Review: A Ghastly Potpourri

TL/DR: Buy it.

A Ghastly Potpourri is a supplement for the A Ghastly Affair role-playing game. Written by Daniel James Hanley, it contains a collection of material that will be useful for any game set in the late 18th century. It also holds a short story by William Rutter, author of Hunter’s Song. I picked up the printed version, a 6″ by 9″ perfect-bound book.

Please bear with me, because I’m going to veer off course and talk about the title for a minute. It puzzled me. A “potpourri” is a mix of herbs and flower petals. Was it a veiled reference to personal hygiene of the 18th century? This book offers a mix of random material that all blended nicely together. Was this the reason for the title? I hopped out to Wikipedia and took a look at the definition and I saw this gem: “[…] the word pourri means rotten”. Hmmm… So like the stories told in the world of A Ghastly Affair. Dig below the surface and you will find the rot. Maybe that’s closer to the mark?

The contents of the book are certainly not rotten! Much of the material in this collection has appeared on the author’s excellent blog The Engine of Oracles. I haven’t done a side by side comparison of the content, but if you’re a cheapskate, you can probably get all the gaming material for free. I love having it all edited and collected in one place. You’ll also miss out on the short story if you pass this by!

The book starts with several character options. The chapter begins with a short section on “Bildungsroman” character creation. It’s an interesting concept, but there are no real “rules” for how to do this. An example of play would help convey this concept a little better. Next, there are suggestions on how to tweak character classes to better suit the player’s concept. It also has extensive entries for historical, literary, and movie/television inspirations for each class. Scattered throughout the chapter are interesting “sidebars” related to the various professions. As a former archaeologist, I enjoyed the “Mummy Manufacturing” one a lot.

The second chapter is all about magic. The new spells look very interesting. I’m a big fan of how the author has handled OSR magic in his game. He also discusses a couple new magic items. The chapter left me wanting more. I hope will see a Ghastly Grimoire in the future!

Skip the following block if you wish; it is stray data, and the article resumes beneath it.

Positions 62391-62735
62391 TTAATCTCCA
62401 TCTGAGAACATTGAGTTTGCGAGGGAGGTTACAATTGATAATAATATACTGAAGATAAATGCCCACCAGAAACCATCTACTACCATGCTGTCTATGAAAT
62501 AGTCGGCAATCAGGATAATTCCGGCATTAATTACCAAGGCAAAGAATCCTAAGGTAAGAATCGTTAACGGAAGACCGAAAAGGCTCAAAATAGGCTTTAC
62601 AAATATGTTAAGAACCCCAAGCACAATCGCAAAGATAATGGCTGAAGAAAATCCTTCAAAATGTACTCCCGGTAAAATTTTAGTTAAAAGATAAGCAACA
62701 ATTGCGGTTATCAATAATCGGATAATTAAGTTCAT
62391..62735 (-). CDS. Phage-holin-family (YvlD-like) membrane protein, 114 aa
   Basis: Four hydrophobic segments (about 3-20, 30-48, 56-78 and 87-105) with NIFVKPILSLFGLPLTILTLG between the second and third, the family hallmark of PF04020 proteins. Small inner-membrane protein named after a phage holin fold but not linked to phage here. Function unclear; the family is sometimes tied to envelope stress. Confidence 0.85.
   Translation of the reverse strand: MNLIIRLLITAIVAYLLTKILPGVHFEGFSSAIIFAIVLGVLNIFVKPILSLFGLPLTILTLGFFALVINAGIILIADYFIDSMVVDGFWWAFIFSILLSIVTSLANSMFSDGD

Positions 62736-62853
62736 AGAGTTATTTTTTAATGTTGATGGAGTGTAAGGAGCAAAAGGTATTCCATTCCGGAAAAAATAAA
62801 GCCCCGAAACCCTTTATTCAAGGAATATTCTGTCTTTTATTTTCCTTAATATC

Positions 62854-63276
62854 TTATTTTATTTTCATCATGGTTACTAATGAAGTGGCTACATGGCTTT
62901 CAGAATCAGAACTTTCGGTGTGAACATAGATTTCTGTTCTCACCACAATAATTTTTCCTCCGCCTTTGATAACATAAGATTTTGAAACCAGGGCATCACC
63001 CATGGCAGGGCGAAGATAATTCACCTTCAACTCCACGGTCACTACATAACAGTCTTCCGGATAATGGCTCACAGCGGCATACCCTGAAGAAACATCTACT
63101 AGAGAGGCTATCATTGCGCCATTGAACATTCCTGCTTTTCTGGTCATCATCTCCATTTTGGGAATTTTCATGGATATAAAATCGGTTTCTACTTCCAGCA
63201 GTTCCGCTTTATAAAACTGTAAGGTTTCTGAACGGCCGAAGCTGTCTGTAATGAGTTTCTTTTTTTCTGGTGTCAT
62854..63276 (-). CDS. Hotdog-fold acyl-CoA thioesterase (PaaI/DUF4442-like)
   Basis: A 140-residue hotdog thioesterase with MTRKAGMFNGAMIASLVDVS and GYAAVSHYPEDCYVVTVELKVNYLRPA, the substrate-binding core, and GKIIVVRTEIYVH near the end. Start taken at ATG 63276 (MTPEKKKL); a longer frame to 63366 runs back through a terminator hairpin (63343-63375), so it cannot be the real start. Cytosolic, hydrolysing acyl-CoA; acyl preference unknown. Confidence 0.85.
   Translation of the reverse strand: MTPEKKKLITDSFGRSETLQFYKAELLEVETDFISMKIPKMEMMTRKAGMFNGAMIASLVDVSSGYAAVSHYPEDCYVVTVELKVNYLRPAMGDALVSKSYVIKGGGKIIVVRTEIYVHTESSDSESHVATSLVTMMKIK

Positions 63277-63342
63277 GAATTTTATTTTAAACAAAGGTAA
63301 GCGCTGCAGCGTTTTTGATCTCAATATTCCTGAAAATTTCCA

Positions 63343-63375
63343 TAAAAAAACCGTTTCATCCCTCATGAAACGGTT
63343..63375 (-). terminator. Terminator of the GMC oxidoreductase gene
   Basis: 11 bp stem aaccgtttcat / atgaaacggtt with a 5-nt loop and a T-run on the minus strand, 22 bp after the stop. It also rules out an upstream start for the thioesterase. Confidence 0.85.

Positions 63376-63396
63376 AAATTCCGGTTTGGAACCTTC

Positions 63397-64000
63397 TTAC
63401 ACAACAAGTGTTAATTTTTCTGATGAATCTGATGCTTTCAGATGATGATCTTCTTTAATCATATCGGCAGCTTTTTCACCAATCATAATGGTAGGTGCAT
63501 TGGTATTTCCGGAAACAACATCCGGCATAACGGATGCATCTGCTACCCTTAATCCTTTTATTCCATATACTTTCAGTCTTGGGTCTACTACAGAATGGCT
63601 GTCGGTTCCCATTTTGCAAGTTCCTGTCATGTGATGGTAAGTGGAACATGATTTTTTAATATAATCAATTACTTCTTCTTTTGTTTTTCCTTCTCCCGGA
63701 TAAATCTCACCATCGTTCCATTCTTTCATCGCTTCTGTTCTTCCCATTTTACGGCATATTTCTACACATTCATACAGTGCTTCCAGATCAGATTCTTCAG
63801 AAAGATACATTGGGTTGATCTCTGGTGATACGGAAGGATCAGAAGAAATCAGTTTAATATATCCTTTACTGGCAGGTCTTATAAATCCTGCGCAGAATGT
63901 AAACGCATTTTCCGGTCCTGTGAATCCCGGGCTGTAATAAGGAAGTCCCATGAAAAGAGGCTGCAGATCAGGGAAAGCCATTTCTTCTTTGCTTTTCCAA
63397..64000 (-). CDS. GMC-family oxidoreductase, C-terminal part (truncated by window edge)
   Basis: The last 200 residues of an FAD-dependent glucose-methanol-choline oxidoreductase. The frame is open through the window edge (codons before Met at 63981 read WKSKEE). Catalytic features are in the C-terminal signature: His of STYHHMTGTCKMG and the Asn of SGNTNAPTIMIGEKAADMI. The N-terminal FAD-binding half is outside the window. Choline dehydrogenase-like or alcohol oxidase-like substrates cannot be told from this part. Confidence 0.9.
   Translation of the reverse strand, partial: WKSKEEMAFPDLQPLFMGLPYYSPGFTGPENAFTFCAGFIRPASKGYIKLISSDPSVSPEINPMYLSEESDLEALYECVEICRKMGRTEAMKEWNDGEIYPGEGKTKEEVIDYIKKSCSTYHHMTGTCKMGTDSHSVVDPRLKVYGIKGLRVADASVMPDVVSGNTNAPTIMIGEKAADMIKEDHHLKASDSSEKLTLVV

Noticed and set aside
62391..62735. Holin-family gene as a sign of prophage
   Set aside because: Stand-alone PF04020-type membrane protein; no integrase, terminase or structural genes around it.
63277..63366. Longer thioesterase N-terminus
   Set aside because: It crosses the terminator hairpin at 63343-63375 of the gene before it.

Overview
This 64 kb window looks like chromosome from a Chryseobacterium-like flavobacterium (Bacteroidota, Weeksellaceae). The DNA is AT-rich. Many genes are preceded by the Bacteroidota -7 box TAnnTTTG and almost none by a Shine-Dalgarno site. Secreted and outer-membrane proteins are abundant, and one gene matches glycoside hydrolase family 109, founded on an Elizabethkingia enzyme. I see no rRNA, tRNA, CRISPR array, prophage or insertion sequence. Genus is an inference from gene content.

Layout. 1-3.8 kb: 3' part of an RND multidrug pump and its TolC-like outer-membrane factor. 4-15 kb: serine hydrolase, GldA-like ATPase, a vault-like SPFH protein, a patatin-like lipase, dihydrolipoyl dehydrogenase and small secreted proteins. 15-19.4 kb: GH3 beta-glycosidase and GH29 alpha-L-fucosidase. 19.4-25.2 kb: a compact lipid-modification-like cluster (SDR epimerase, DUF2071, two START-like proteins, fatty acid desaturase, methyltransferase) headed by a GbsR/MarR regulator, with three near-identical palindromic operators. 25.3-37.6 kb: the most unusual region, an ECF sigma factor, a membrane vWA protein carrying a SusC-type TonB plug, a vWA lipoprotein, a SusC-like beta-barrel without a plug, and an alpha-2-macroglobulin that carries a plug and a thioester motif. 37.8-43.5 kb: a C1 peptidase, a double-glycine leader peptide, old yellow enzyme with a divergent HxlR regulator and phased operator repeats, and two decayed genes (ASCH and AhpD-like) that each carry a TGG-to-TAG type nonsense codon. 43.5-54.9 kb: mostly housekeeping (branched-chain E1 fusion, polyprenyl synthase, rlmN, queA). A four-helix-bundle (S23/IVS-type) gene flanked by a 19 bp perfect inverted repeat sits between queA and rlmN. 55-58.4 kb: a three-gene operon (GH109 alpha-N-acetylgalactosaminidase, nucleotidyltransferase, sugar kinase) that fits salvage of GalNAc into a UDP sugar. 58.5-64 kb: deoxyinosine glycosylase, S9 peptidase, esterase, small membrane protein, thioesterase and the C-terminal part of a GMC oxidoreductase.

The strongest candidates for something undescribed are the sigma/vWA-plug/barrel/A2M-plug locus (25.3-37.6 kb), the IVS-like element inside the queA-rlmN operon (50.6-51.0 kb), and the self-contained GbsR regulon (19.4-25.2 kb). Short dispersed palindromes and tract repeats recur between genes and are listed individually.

Chapters three and four are the monsters. There are a variety of very interesting creatures you can use to bedevil your players. I really enjoyed the “Incarnations”. You could create an intriguing, opium-laced scenario around Kubla Khan. My favorite is Saint “Punch you in the Face” Nicholas.

Chapter five collects various random tables that have appeared on The Engine of Oracles blog. These are really designed for “sandbox” adventuring or to inspire a scenario when your imagination is flagging. “Twenty Dubious Statements by Questionable Occultists” is the hands-down winner here.

The book concludes with a short story by William Rutter. Our heroine, Lila Davenport from Hunter’s Song, is taking the waters at Cheltenham spa when murder most foul ensues. Is it a jealous wife, or is there something more sinister at hand? I’m very pleased to read more about Miss Davenport’s adventures and do hope her chronicler will oblige is with more of her exploits in the future.

I highly recommend this one!

A Ghastly Potpourri is available in print and PDF at RPGNow.

5 comments

  1. Daniel James Hanley

    You’re on the right track with the title’s intended meaning. A “potpourri” is a nice mixture of things, but I’m giving you a “ghastly” potpourri of pretty little horrors. And yes, I really like how the word “potpourri” now denotes something sweet-smelling, but originally meant “rotten pot”. It’s a perfectly Gothic collision of the beautiful and terrible.

    Like

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